Some people get presents for Christmas and some get landmines. My girlfriend learned over Christmas that her Christian parents found out about her being Buddhist and her father pretty much said that she was gay and he was very unhappy about it.
However, instead of raising it with my girlfriend, they had opted to go around the bush by telling a friend who then told her. Of course, my girlfriend was upset and wanted to confront her parents to get it out in the open but she stopped short. Strangely enough, before we left for home to spend Christmas, our spiritual guide, H.E. Tsem Tulku Rinpoche had told us that we should ‘act normal’ (as one would normally act should the incident not have happened).
Rinpoche’s advice usually has sound basis. For example, once he told his Nepali friend, KB to take his ID before he went out. Rinpoche had never told KB that before so KB made sure he had his ID and sure enough, that day, he was stopped by police and asked for his ID.
Another time, my girlfriend and I were going on a long drive and Rinpoche sms'ed us just as we passed the toll – check your tyres. My girlfriend and I looked at each other and decided we better do so and again, our tyre pressure was dangerously low. Anyway, to cut the long story short, we remembered his advice and decided to ‘act normal’.
When Rinpoche heard about my girlfriend’s parents knowing about her being Buddhist and gay, he sent an incredibly supportive message to her which I think would apply to anyone in the closet about their religion or sexuality and the tremendous fear of being found out.
Rinpoche said that her parents being upset when they found out about her being gay and Buddhist shouldn’t surprise her. What she should do was to exercise patience, care and just be normal with them. Eventually they will come around and they will understand.
It made sense. After all, if you’re over 21, you have a job and you can support yourself, you’re considered mature and independent. It is important that we live our life now. We can’t live the life that our parents want. We can’t get married (not in most countries anyway), we can’t have kids (usually) and we can’t fit in that kind of box that our parents want us to be in.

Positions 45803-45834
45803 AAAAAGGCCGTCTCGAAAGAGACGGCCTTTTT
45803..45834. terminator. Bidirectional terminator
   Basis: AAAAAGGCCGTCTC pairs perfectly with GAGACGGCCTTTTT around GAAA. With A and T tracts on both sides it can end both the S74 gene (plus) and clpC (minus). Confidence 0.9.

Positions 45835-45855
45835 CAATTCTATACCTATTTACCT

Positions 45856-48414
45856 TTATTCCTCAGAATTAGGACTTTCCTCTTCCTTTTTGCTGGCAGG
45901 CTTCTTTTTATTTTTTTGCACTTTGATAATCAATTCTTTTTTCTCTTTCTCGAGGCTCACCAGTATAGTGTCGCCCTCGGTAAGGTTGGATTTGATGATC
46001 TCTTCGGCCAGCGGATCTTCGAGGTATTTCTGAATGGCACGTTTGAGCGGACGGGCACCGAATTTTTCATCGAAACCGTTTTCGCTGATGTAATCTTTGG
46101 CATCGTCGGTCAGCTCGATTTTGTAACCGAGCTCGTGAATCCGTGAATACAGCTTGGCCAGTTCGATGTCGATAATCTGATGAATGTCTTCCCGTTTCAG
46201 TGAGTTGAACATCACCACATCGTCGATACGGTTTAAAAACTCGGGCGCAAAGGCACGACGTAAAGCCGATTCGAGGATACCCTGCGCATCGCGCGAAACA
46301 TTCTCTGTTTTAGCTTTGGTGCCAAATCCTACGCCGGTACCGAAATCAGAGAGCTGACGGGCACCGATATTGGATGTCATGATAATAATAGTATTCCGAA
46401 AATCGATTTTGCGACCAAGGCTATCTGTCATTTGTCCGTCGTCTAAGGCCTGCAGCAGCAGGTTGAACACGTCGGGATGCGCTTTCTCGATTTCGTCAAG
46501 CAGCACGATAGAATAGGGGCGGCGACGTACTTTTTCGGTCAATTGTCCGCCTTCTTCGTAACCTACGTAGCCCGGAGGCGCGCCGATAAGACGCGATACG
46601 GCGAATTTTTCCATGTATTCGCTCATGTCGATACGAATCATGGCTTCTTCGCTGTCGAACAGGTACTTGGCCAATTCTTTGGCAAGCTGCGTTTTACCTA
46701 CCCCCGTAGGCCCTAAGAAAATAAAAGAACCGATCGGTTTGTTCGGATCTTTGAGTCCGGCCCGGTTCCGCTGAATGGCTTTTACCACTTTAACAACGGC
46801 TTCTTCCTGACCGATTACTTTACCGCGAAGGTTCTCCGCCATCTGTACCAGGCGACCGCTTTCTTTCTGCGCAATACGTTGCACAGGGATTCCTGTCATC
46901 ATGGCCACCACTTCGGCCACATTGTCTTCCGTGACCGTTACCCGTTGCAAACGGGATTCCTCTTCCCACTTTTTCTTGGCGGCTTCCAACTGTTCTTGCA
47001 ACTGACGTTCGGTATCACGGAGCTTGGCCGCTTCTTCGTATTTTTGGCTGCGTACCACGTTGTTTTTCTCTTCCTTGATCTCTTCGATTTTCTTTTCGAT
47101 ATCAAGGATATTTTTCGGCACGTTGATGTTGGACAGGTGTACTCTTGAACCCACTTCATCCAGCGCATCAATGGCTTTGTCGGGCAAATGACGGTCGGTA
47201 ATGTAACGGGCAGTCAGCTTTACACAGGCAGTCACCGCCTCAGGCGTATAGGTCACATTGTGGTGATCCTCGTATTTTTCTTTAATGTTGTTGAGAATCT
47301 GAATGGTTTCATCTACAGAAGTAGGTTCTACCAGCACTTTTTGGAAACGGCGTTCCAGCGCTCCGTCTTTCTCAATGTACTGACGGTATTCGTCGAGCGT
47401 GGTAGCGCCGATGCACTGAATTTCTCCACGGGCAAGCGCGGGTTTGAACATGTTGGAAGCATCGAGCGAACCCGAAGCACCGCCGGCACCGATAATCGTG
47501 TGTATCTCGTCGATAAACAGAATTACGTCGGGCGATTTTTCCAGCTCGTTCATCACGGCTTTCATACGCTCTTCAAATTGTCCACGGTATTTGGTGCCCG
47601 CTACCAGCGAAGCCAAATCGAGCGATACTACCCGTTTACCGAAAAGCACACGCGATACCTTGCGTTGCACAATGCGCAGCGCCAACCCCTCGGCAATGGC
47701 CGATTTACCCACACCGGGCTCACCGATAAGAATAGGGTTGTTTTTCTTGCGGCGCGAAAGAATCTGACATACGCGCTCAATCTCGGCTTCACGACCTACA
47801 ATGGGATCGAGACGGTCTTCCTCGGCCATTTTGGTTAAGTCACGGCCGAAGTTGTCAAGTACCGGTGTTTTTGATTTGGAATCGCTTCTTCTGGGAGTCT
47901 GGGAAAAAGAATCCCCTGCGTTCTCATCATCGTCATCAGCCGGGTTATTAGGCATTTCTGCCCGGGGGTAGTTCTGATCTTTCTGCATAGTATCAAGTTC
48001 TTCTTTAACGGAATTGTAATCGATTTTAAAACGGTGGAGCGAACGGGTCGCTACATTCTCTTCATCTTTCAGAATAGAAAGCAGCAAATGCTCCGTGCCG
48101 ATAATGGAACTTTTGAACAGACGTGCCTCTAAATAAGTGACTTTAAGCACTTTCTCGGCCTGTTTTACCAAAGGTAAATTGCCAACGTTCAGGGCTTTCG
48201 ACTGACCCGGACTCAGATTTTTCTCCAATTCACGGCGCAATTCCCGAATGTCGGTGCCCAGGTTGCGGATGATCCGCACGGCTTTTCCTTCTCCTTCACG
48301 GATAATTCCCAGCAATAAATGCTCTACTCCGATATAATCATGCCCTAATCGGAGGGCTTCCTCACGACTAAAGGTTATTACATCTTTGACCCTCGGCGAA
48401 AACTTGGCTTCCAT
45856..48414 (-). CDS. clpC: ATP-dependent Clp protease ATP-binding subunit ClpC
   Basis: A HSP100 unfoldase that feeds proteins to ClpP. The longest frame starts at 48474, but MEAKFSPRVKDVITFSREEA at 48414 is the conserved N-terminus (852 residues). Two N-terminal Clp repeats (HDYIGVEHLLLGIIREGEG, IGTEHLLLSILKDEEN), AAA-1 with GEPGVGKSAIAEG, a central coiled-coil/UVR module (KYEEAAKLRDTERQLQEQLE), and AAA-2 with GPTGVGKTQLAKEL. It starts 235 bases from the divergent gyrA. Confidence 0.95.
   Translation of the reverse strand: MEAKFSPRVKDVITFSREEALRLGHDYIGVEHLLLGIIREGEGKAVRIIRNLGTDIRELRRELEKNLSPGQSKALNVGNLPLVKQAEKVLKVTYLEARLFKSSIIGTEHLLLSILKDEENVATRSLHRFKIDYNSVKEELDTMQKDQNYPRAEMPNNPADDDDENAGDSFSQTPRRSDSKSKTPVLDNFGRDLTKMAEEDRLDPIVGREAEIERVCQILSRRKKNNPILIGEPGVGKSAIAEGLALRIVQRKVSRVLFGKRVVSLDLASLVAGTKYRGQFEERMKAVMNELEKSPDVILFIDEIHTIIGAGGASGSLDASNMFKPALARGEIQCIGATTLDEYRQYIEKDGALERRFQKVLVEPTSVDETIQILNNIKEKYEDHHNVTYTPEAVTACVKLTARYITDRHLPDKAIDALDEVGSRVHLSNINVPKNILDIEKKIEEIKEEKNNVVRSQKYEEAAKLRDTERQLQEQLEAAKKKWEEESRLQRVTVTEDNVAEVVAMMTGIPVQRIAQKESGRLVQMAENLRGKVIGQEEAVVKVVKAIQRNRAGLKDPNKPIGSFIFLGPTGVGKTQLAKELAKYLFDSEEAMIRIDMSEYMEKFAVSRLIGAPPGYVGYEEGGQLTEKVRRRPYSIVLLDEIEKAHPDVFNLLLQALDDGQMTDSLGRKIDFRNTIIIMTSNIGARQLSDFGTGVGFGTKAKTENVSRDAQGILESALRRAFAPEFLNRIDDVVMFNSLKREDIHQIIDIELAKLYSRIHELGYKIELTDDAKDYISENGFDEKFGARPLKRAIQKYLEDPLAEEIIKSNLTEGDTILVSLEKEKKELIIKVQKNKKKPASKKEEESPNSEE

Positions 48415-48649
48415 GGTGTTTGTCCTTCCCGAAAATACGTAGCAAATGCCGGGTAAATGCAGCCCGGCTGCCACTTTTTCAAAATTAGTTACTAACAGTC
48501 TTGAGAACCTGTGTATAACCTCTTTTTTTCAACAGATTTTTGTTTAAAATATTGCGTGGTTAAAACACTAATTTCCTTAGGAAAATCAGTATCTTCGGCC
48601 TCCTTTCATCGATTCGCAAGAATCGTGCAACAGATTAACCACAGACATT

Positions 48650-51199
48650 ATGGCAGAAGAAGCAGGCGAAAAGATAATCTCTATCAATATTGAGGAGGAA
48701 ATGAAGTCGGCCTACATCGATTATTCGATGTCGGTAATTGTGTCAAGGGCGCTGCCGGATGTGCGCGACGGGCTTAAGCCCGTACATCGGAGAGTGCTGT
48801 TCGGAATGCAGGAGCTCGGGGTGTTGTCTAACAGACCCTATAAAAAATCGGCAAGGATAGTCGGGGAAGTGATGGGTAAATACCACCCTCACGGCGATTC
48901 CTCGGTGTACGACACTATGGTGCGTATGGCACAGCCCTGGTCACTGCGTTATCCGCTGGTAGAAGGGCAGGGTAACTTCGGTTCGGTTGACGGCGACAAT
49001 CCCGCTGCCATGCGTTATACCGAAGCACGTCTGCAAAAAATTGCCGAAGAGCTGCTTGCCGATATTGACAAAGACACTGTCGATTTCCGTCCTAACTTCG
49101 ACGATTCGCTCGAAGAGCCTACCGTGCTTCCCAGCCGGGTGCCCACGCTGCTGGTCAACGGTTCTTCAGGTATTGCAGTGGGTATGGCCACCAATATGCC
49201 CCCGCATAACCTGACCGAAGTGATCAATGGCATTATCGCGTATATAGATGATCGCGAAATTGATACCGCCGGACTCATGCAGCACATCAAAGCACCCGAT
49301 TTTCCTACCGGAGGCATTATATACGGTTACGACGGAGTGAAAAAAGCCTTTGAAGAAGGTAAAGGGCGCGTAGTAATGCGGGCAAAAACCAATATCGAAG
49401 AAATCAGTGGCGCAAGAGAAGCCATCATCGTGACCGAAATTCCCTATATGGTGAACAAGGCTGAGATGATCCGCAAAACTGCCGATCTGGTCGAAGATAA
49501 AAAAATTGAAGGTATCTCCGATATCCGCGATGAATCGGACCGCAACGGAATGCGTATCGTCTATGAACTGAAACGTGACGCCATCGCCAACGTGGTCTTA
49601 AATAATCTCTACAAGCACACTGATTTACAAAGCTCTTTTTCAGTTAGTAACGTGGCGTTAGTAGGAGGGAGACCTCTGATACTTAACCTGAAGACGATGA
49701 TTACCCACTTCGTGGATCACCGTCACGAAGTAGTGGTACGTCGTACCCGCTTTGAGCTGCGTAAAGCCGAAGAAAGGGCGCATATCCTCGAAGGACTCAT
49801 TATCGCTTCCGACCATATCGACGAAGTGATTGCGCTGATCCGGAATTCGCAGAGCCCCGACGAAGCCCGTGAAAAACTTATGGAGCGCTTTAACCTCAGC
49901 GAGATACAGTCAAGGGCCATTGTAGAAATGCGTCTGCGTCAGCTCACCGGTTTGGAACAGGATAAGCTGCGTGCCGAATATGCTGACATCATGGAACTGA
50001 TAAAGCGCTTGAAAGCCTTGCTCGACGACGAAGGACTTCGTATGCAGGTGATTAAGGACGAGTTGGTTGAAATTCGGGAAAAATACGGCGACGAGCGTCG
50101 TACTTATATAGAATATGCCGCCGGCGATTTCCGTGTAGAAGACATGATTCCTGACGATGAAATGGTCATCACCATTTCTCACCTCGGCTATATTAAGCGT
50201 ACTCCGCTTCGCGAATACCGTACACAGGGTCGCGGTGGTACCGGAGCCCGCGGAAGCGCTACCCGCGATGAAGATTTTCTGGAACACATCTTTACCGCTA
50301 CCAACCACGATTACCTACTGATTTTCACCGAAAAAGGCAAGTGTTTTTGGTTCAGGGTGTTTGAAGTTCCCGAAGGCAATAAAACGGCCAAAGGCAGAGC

It’s time for us to be ourselves.
For those of you who have been in the closet and suddenly your parents or your work colleagues find out about you – it’s your choice how you want to see it. You can see it as a calamity or you can see it as a huge blessing in disguise.
After a lifetime of hiding, you can finally be who you are and as you are. The subconscious hiding will permeate throughout different aspects of your life and not let you live to your full potential because something is always holding you back.
You’re gay. You’re spiritual. So what? That’s who you are and you have the opportunity now to be yourself with the people you love.
Rinpoche advised my girlfriend that if her parents wanted to ignore her, she should just accept it and not react negatively. He reiterated that she should just be as normal with them as much as possible. When she doesn’t react back, eventually they will come around. She should generate love for them, and eventually they’ll realize that she’s not a bad person and she’s not doing anything bad.
Hopefully, their love for her will be stronger than their fear of gossip or loss of face at Church or whatever demons they themselves have conjured up because of their perspectives of her being gay or Buddhist. Even if they never come around, at least by not reacting back, there is no additional hurt to them and you do not create any negative karma for yourself.
Rinpoche also mentioned that when people react negatively to us because they don’t agree with our way of life, whatever they may be – such as being gay or wanting to devote ourselves to spirituality rather than being a professional, or being an artist, it’s not our fault because it is their negative perception of what we are doing rather than our lifestyle having any inherent negativity that hurts them.
Be strong and be who you are because you’re not being gay on purpose to hurt or damage anyone, least of all the people you care for.
Be patient and extremely kind. If they avoid you, stand your ground – not to challenge or to put them down or to win. You stand your ground because this is WHO YOU ARE.
Whatever happens, live your life the way you’re supposed to. Be yourself and be the best person that you can be.
Sharon Saw is a writer / editor at Kechara Media & Publications, which focuses on publishing the teachings of H.E. Tsem Tulku Rinpoche, a high incarnate Lama of the Tibetan Buddhist tradition. A selection of Buddhist and non-Buddhist related books from Kechara Publications is now available on Fridae Shop. You can follow Sharon on Twitter. This column will appear every other Friday.